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  1. We construct explicit deterministic extractors for polynomial images of varieties, that is, distributions sampled by applying a low-degree polynomial map 𝑓 to an element sampled uniformly at random from a 𝑘-dimensional variety 𝑉. This class of sources generalizes both polynomial sources, studied by Dvir, Gabizon and Wigderson (FOCS 2007, Comput. Complex. 2009), and variety sources, studied by Dvir (CCC 2009, Comput. Complex. 2012). Assuming certain natural non-degeneracy conditions on the map 𝑓 and the variety 𝑉 , which in particular ensure that the source has enough min-entropy, we extract almost all the min-entropy of the distribution. Unlike the Dvir–Gabizon–Wigderson and Dvir results, our construction works over large enough finite fields of arbitrary characteristic. One key part of our construction is an improved deterministic rank extractor for varieties. As a by-product, we obtain explicit Noether normalization lemmas for affine varieties and affine algebras. Additionally, we generalize a construction of affine extractors with exponentially small error due to Bourgain, Dvir and Leeman (Comput. Complex. 2016) by extending it to all finite prime fields of quasipolynomial size. 
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  2. We show that there is an equation of degree at most poly( n ) for the (Zariski closure of the) set of the non-rigid matrices: That is, we show that for every large enough field 𝔽, there is a non-zero n 2 -variate polynomial P ε 𝔽[ x 1, 1 , ..., x n, n ] of degree at most poly( n ) such that every matrix M that can be written as a sum of a matrix of rank at most n /100 and a matrix of sparsity at most n 2 /100 satisfies P(M) = 0. This confirms a conjecture of Gesmundo, Hauenstein, Ikenmeyer, and Landsberg [ 9 ] and improves the best upper bound known for this problem down from exp ( n 2 ) [ 9 , 12 ] to poly( n ). We also show a similar polynomial degree bound for the (Zariski closure of the) set of all matrices M such that the linear transformation represented by M can be computed by an algebraic circuit with at most n 2 /200 edges (without any restriction on the depth). As far as we are aware, no such bound was known prior to this work when the depth of the circuits is unbounded. Our methods are elementary and short and rely on a polynomial map of Shpilka and Volkovich [ 21 ] to construct low-degree “universal” maps for non-rigid matrices and small linear circuits. Combining this construction with a simple dimension counting argument to show that any such polynomial map has a low-degree annihilating polynomial completes the proof. As a corollary, we show that any derandomization of the polynomial identity testing problem will imply new circuit lower bounds. A similar (but incomparable) theorem was proved by Kabanets and Impagliazzo [ 11 ].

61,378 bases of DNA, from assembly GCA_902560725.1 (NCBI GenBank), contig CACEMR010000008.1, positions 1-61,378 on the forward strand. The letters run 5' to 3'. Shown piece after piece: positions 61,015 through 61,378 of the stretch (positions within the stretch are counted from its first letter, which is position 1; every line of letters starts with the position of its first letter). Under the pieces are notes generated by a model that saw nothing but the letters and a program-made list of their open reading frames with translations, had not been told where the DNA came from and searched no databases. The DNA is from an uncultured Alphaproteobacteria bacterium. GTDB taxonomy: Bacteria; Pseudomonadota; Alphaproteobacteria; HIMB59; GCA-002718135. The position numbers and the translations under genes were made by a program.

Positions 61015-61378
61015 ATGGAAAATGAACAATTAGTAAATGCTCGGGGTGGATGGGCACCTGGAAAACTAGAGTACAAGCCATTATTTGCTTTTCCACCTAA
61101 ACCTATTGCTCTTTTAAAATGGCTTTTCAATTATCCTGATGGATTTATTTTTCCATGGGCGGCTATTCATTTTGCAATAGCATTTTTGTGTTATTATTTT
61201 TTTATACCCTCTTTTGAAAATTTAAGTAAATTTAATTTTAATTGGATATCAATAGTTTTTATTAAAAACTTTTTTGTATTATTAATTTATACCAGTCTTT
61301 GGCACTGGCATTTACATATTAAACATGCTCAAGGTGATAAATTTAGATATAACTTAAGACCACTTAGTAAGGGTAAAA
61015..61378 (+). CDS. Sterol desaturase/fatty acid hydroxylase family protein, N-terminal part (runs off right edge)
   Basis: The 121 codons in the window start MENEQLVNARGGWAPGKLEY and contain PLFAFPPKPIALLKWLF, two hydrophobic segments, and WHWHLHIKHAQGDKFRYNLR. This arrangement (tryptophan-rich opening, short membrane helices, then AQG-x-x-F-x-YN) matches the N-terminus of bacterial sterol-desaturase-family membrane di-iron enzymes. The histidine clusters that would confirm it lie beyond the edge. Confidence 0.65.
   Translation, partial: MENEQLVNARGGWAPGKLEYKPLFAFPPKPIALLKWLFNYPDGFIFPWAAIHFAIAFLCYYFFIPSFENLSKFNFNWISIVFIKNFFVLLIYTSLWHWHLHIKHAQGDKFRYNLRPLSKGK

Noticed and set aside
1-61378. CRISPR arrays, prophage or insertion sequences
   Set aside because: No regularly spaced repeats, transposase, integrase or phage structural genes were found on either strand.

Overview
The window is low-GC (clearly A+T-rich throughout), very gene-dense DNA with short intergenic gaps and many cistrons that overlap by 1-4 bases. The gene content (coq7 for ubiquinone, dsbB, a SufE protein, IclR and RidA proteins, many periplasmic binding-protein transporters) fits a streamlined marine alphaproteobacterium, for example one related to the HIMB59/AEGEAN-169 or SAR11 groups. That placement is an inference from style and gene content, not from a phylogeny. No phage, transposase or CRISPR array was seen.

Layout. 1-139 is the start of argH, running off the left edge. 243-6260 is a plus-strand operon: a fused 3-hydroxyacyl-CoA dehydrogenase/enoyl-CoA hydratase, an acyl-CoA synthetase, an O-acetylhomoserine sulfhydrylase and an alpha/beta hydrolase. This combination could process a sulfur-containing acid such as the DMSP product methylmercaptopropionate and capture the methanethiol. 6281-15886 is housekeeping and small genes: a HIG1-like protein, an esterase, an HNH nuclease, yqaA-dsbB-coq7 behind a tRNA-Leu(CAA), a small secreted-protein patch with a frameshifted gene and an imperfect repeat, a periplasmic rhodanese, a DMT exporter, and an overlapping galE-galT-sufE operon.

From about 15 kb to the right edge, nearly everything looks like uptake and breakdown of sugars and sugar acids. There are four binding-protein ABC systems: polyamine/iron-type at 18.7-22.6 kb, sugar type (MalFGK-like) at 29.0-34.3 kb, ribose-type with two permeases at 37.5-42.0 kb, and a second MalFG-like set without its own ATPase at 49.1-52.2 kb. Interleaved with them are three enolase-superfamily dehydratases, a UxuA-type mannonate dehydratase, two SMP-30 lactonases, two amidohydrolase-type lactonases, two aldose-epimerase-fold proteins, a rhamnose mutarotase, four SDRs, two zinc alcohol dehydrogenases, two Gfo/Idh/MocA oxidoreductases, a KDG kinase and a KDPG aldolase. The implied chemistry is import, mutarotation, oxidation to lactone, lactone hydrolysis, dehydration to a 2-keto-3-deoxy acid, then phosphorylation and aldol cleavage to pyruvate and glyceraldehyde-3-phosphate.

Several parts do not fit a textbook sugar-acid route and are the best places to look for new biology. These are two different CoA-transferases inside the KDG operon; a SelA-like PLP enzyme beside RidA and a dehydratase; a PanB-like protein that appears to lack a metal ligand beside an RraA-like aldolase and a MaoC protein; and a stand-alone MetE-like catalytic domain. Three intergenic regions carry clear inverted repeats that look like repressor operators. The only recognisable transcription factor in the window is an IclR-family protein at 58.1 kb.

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  3. The stabilizer rank of a quantum state ψ is the minimal r such that | ψ ⟩ = ∑ j = 1 r c j | φ j ⟩ for c j ∈ C and stabilizer states φ j . The running time of several classical simulation methods for quantum circuits is determined by the stabilizer rank of the n -th tensor power of single-qubit magic states.We prove a lower bound of Ω ( n ) on the stabilizer rank of such states, improving a previous lower bound of Ω ( n ) of Bravyi, Smith and Smolin \cite{BSS16}. Further, we prove that for a sufficiently small constant δ , the stabilizer rank of any state which is δ -close to those states is Ω ( n / log ⁡ n ) . This is the first non-trivial lower bound for approximate stabilizer rank.Our techniques rely on the representation of stabilizer states as quadratic functions over affine subspaces of F 2 n , and we use tools from analysis of boolean functions and complexity theory. The proof of the first result involves a careful analysis of directional derivatives of quadratic polynomials, whereas the proof of the second result uses Razborov-Smolensky low degree polynomial approximations and correlation bounds against the majority function. 
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